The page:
The City of Toronto’s Government Management Committee voted to continue negotiations with Victoria University about the loss of property tax revenue due to exemptions granted by the Victoria University Act.
The motion set a deadline for September 30, 2017; the City Treasurer is authorized to request that the provincial government remove the exemptions from the Victoria University Act if city staff fail to reach an agreement with Victoria University by then.
This comes after a vote by City Council last summer directing the treasurer to examine the tax implications of the Victoria University Act. A report on these implications was supposed to have been presented at the November 14, 2016 meeting of the Government Management Committee, but according to the City, “additional time was needed in order to allow the City to hold further meetings with Victoria University and to evaluate, clarify and respond to a proposal put forward by Victoria University.”
The Victoria University Act, enacted in 1951, exempts the college from property taxes on all properties owned by Victoria University including land that is not occupied and used by the college. This stands in contrast to other universities, like York University, OCAD University, and Ryerson University, who only enjoy exemptions on properties occupied and used by the universities.
U of T, through the University of Toronto Act, also enjoys the same exemptions as Victoria University. However, U of T has been making voluntary payments to Toronto on their properties that are leased to third parties at fair market rental since 1949.
According to Victoria University, the province implemented the tax exemption to encourage the revitalization of the then-struggling Bloor Street West neighbourhood and “such development would also provide an income stream for post-secondary education, and a new revenue stream for the City of Toronto.”
The City estimates that between the 2009 and 2015 tax years, land owned by Victoria University at 131 Bloor Street West, which is leased to Revenue Properties Company Limited, the owners of the Colonade, has been exempted from a total of $12,213,171 in taxes.
The city estimates foregone 2013–2015 tax revenue on other lands owned by Victoria University and at least partly occupied by third parties to be worth $2,715,409. This includes the lands at 151 Bloor Street West leased to GE Canada Real Estate Equity Holding Company; 153 Bloor Street occupied by Club Monaco; 8 St. Thomas Street currently under construction by Kingsett Capital, and 110 Charles Street West occupied by consulting firm McKinsey & Company.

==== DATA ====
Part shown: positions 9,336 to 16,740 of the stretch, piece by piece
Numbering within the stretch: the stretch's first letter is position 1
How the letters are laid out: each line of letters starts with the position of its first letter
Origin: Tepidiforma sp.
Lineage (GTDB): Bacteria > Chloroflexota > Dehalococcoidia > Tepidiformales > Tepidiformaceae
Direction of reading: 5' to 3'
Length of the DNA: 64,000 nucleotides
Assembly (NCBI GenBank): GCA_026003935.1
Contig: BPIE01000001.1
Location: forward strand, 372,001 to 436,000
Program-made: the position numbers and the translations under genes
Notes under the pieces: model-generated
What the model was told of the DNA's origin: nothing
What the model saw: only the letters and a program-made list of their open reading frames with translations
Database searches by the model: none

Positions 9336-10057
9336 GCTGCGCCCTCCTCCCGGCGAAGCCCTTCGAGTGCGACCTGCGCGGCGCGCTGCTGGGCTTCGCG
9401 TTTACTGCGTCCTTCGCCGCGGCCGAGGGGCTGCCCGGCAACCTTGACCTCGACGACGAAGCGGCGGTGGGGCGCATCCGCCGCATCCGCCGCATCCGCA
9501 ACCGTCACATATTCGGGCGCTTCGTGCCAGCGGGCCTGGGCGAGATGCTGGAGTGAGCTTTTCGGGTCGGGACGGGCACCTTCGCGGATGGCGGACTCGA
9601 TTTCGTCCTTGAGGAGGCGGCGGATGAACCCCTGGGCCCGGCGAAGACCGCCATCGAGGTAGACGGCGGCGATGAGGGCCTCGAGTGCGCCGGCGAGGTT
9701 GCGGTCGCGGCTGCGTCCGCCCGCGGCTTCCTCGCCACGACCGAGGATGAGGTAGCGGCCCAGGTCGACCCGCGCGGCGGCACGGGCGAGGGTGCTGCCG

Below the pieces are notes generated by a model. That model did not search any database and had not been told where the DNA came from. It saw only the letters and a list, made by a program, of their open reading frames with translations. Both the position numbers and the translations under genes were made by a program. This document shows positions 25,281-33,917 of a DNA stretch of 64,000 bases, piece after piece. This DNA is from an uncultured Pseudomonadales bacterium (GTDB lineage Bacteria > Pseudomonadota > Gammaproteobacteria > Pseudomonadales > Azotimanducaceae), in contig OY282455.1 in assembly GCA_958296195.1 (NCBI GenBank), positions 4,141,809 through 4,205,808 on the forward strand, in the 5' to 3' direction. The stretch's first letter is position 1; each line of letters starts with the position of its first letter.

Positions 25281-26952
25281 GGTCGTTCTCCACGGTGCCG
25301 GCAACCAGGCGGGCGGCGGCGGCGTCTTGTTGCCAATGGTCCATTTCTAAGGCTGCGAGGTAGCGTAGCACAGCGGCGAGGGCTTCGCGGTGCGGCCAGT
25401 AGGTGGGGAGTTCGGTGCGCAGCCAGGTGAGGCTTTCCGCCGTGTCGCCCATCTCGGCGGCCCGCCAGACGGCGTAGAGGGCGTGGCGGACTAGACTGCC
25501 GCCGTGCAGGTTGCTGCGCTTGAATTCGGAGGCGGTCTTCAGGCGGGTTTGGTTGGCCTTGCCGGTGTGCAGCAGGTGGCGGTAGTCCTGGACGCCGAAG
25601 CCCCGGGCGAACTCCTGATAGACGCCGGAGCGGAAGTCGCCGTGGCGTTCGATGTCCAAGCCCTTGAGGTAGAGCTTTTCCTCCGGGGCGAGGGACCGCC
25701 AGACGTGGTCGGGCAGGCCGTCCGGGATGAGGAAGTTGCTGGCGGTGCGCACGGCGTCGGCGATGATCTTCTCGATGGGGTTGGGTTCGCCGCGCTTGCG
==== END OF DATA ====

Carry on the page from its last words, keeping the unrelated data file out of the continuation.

All the lessees of Victoria University lands pay property taxes on their buildings. The tax exemption applies only to the land owned by the college. The college believes that as a result of the development encouraged by these tax exemptions, “the City of Toronto has gained millions of dollars in tax revenue that it would not have received if those properties had continued to be used for student residences.”
Councillor Janet Davis, Vice Chair of the Government Management Committee, weighed in on the matter.
“These are very large and valuable properties, we understand that we don’t want to tax the parts of those properties being used for educational purposes but those properties that are being leased to commercial entities, where they are making significant returns on that commercial use, those properties should be taxed and the people of Toronto should be able to benefit from that commercial enterprise and not be exempt from taxes,” Davis said.
William Robins, President of Victoria University, attended the meeting in support of the motion.
Robins said that the college “recognizes that over time, circumstances change and policies need to be re-evaluated” and that more time was needed to continue discussions.
“As a not-for-profit public sector institution dedicated to higher education, our task is to find and implement a resolution that will not have an adverse impact on the university’s mission or its students,” Robins told the committee, adding that all lease income went to “delivering on our postsecondary educational mission.”
Ward 28 Councillor Pam McConnell believes that this gives Victoria University an unfair advantage over other university students, saying, “I suppose Ryerson would like that too and so would U of T and so would OCAD. The fact of the matter is the rents can go into supports for students but not the taxes.”
“The issue is: do you pay your taxes for all of the things students need outside the academics, such as recreation, roads, fire, police, or do we skim it off and say that this university shouldn’t have to do that because they’re advantaging their students? Well, the City of Toronto is not in the business in funding universities, that’s not our job,” she said.
The meeting later went in camera so that the committee could ask staff confidential questions about the progress of the negotiations.
“We’re happy that the committee passed the staff recommendation to give us more time to talk with the city to resolve this issue,” Robins said after the vote. “We’ve been having very productive discussions, there’s a lot of momentum and I’m optimistic we’ll be able to reach a resolution by the date.”
On March 4, The Toronto Star reported that a confidential City of Toronto staff report stated that Victoria University is offering the city $100,000 annually for up to five years, in exchange for its tax-exempt status.